Japan’s prime minister promised “drastic” economic measures on Wednesday after reshuffling his cabinet and increasing the number of female ministers in an effort to boost his flagging popularity.
Fumio Kishida’s poll ratings and standing within the ruling party have dived since taking office in October 2021, with voters hit by rising prices in the world’s third-largest economy.
Support for the government stood at just 36 percent, according to a poll released Monday by broadcaster NHK. Another survey showed most voters unhappy with efforts to tackle inflation.
PM Kishida said Wednesday he will order his new cabinet to form a “drastic” economic package to address the impact of rising prices on voters.
“With regard to economic measures, we must create drastic economic measures that are backed by the necessary budget under the new cabinet team, and implement them as soon as possible. I want this to be our top priority,” Mr Kishida told a news conference.
He stuck with his economic team in the reshuffle, with Shunichi Suzuki staying as finance minister and Yasutoshi Nishimura still in charge of economy and industry.
But the overhaul saw Yoko Kamikawa, a 70-year-old former justice minister, named Japan’s first female foreign minister since 2004. She is one of five women in the new cabinet, equalling the previous highest number in Japanese political history.
Minoru Kihara, 54, became defence minister, just as Japan beefs up its military to face a rising threat from North Korea and deteriorating relations with China.
Minoru Kihara is a senior member of a non-partisan group aimed at promoting ties with Taiwan, the self-ruled island that Beijing sees as part of China.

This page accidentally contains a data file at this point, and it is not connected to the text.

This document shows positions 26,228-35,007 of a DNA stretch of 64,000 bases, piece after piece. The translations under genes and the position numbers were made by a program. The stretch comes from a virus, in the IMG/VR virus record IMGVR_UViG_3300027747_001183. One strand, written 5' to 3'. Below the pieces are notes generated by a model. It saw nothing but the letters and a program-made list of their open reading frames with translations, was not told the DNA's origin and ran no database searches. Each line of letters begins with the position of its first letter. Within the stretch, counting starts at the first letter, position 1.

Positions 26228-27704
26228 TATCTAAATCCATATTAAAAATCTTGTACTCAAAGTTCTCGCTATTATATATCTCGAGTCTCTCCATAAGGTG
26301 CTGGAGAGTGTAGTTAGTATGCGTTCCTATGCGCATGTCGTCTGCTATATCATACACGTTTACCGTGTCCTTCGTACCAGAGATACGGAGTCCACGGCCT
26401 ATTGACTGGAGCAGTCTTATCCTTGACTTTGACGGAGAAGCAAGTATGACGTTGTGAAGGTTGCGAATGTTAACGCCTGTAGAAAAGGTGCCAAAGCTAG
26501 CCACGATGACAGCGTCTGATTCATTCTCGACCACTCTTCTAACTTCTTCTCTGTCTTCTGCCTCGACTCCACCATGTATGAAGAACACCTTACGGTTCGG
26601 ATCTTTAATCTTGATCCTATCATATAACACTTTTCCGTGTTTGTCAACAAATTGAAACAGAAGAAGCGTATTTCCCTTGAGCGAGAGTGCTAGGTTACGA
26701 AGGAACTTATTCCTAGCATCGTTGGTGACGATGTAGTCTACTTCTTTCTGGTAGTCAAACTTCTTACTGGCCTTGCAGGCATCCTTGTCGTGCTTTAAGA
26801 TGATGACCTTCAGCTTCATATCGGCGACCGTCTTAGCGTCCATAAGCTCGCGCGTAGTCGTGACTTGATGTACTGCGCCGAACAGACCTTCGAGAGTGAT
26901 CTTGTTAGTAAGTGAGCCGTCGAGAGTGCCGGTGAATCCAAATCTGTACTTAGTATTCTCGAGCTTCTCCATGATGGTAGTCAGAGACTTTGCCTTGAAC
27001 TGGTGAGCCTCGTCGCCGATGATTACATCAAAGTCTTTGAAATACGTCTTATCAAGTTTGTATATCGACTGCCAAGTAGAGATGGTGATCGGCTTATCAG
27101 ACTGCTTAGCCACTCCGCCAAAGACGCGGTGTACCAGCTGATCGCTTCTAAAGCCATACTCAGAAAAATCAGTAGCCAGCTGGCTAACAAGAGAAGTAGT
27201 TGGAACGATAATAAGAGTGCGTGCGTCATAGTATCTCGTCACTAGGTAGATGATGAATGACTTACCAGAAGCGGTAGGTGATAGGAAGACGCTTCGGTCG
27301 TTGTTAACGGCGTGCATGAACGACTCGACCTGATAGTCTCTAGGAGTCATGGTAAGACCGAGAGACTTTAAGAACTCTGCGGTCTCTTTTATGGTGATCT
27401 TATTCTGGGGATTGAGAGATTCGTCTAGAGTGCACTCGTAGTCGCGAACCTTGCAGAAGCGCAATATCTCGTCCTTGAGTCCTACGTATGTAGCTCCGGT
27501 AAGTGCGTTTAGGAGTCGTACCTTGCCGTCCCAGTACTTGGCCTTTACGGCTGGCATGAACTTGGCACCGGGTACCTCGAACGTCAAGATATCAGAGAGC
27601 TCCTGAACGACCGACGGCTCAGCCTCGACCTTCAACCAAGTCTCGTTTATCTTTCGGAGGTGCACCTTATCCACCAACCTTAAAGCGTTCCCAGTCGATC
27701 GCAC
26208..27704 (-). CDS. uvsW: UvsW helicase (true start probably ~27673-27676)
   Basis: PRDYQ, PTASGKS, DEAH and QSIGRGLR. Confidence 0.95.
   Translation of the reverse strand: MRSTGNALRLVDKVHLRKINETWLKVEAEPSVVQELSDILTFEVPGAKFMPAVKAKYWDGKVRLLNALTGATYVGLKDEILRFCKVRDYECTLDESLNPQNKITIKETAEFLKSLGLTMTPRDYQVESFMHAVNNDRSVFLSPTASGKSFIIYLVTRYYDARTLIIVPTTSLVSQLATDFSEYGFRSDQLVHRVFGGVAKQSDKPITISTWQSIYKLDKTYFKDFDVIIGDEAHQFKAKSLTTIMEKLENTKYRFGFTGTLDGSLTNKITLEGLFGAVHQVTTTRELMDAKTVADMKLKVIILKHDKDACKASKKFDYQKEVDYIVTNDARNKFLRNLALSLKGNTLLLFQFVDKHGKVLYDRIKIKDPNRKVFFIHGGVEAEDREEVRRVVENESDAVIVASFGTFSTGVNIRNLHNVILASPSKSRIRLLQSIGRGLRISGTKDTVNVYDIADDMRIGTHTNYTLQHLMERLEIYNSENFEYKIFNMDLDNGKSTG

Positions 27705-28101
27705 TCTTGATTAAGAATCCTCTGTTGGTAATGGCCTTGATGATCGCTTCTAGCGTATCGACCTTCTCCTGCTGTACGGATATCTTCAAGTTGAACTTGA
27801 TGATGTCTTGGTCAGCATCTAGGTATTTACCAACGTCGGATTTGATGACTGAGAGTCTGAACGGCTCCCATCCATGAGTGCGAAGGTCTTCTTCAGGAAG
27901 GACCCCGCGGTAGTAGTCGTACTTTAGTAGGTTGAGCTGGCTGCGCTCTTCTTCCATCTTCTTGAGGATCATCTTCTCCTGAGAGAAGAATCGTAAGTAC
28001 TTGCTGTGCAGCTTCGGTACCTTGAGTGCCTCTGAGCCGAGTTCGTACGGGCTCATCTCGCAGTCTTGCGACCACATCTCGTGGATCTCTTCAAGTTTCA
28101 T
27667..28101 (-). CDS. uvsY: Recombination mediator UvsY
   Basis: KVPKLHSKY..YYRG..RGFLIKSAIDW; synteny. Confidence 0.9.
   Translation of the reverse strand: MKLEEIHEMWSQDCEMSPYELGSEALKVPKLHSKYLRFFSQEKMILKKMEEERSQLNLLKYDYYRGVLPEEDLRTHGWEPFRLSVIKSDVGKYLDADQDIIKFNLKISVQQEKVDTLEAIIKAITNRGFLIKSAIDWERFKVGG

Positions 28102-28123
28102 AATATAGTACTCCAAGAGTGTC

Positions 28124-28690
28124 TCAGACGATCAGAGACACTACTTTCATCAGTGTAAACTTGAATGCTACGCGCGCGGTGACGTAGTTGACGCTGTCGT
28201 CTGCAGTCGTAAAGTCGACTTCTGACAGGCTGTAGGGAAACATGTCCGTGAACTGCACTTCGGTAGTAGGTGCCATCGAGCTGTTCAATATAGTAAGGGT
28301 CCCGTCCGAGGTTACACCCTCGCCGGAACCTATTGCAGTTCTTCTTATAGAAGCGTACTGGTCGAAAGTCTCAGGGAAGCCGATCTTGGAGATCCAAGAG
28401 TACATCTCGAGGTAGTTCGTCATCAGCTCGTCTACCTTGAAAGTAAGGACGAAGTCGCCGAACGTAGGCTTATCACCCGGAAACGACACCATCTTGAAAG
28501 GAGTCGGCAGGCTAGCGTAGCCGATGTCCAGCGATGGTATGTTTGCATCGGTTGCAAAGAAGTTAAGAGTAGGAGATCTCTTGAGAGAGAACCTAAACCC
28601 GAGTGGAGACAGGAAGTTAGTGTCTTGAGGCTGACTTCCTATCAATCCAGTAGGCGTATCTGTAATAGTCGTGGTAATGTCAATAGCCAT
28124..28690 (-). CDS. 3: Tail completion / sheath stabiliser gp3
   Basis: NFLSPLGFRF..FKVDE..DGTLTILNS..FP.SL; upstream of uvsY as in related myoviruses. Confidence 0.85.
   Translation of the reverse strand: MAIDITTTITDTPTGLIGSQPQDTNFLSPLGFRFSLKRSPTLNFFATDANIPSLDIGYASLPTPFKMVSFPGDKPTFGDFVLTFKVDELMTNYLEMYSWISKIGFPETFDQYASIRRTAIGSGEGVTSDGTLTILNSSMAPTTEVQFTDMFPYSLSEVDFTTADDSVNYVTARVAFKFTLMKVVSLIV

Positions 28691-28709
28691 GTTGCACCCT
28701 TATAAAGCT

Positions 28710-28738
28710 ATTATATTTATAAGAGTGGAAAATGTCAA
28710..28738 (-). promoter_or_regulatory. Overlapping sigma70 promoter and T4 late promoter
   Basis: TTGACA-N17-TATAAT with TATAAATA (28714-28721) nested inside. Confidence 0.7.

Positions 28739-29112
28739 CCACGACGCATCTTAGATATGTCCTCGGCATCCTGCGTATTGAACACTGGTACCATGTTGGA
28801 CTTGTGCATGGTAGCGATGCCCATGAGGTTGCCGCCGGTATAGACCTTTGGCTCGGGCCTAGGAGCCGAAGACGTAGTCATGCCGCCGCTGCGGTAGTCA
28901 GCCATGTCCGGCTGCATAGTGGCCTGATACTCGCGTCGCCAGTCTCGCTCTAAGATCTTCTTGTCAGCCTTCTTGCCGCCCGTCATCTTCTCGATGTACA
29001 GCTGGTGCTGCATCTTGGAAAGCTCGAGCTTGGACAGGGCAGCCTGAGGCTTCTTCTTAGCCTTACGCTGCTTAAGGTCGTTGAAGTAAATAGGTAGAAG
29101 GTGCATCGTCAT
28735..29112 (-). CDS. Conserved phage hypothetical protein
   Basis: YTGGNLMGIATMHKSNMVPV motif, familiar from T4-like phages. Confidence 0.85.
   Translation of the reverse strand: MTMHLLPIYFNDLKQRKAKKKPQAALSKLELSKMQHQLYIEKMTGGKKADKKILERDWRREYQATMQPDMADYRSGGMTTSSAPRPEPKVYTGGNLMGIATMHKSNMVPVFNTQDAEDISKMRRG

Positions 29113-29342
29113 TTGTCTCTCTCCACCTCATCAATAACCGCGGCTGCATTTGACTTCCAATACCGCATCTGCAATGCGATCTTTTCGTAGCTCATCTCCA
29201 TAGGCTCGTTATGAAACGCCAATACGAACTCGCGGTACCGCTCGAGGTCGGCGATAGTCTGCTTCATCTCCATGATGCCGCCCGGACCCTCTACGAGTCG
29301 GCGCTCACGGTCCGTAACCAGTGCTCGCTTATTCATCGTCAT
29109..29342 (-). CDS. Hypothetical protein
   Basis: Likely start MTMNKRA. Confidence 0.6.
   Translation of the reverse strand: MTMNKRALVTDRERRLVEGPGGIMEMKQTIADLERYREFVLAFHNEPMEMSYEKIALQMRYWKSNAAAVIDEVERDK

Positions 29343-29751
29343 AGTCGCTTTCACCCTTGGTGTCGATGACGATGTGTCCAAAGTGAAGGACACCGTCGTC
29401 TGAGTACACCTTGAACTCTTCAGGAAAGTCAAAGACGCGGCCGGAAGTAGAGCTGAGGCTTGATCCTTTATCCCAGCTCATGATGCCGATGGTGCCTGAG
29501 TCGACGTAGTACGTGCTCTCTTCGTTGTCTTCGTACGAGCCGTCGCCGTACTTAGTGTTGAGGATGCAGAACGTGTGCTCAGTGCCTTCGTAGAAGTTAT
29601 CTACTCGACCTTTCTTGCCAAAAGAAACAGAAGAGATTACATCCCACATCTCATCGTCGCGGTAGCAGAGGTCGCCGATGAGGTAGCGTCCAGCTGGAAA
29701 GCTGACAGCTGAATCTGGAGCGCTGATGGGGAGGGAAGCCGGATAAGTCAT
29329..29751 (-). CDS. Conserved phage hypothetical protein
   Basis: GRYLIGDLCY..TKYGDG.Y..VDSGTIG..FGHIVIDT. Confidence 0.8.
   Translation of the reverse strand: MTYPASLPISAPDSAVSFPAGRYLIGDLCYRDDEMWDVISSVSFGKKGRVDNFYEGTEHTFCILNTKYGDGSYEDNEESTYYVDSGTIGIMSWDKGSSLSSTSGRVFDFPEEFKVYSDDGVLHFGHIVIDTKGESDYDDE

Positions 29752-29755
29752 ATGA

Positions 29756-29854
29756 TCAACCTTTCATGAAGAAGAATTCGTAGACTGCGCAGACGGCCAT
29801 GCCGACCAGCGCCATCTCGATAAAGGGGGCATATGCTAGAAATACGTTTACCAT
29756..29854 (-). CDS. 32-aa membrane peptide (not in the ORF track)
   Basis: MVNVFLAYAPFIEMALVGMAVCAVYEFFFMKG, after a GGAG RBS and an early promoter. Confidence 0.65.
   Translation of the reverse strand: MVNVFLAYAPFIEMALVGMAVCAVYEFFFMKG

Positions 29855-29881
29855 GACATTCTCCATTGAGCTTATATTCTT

Fumio Kishida, 66, will stand for re-election next year as president of the fractious Liberal Democratic Party, which has dominated Japanese politics for decades.
The reshuffle aims to make his re-election “more likely by boosting public support (and) to ensure that factions within the LDP continue to support him”, Brad Glosserman at Pacific Forum research institute told AFP.
Other analysts said the changes were minor and lowered the chances that Kishida would call an early election this year.
“(It) turned out that many of the major ministers and LDP executives stayed the same, and it does not look like a ‘new look’ for Japanese citizens,” Shin Sato, associate professor of Japanese politics at Tokyo Metropolitan University, told AFP.
Public support for Mr Kishida has also been hit in recent months by issues including the troubled new “My Number Card” identification system.
There was also a scandal involving “inappropriate behaviour” by Fumio Kishida’s son, who was removed from his position as his father’s secretary this year.
Magazine photos showed guests at a party thrown by Shotaro Kishida pretending to hold a news conference and one lying on red-carpeted stairs.
Five of the 19 ministers in the reshuffled cabinet are women, up from two previously.
Fumio Kishida’s government set new rules in June that top listed firms should have at least one woman director by 2025 and that women should form 30 percent of boards by 2030.
But Mr Kishida’s reshuffle “is an attempt to counter the rank hypocrisy by which successive governments call for greater participation of women in business yet provide virtually no representation in the cabinet”, Brad Glosserman said.
(Except for the headline, this story has not been edited by NDTV staff and is published from a syndicated feed.)